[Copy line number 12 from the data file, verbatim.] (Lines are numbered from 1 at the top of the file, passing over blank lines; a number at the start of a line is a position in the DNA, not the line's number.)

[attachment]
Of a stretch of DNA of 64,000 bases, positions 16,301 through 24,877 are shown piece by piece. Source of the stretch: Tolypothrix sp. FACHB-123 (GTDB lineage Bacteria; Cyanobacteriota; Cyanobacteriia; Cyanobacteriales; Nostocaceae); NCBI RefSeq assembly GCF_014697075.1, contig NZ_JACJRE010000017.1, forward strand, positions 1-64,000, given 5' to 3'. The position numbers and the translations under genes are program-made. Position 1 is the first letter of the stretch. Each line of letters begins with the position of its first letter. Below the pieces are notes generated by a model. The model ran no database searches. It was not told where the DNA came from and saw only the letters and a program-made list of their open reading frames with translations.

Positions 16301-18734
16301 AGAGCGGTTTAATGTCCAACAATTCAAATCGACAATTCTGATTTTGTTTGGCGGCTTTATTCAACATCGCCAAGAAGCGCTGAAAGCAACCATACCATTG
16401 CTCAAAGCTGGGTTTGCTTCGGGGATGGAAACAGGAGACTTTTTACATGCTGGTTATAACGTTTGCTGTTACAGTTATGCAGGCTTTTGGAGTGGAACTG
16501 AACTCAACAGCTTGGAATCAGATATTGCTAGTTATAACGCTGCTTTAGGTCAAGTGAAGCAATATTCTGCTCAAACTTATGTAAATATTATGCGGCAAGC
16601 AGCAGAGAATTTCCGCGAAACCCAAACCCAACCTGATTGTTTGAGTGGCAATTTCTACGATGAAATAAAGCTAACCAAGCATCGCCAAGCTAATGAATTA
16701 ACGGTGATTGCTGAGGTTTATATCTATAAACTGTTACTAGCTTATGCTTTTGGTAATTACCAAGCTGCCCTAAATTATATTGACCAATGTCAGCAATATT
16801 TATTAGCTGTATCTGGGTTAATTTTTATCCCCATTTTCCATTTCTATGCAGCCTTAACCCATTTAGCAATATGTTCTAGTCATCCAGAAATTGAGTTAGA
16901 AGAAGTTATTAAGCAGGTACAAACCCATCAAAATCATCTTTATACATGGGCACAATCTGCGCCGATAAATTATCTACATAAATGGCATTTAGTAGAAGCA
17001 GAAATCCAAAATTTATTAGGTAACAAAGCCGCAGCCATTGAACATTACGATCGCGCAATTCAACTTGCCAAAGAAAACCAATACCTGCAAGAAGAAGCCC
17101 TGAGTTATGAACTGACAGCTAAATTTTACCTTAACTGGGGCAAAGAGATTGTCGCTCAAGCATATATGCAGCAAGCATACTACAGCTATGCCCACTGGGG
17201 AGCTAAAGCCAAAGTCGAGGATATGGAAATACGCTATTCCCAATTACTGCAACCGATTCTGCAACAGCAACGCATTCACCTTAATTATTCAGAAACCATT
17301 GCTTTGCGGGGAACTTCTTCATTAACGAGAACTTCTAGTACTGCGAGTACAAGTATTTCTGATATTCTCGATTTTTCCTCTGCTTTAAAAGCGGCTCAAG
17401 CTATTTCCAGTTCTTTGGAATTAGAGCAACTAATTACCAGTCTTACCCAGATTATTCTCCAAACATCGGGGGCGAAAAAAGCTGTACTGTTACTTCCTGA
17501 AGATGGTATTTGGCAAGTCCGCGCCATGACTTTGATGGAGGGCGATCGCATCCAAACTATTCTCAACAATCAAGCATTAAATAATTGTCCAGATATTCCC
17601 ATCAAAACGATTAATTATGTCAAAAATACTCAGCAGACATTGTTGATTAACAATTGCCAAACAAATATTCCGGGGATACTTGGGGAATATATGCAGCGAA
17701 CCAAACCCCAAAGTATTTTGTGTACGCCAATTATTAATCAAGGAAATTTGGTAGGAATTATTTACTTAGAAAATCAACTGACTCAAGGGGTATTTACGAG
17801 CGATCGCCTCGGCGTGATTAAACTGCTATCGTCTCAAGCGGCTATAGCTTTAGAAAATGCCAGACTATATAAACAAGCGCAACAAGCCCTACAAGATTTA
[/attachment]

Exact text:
17201 AGCTAAAGCCAAAGTCGAGGATATGGAAATACGCTATTCCCAATTACTGCAACCGATTCTGCAACAGCAACGCATTCACCTTAATTATTCAGAAACCATT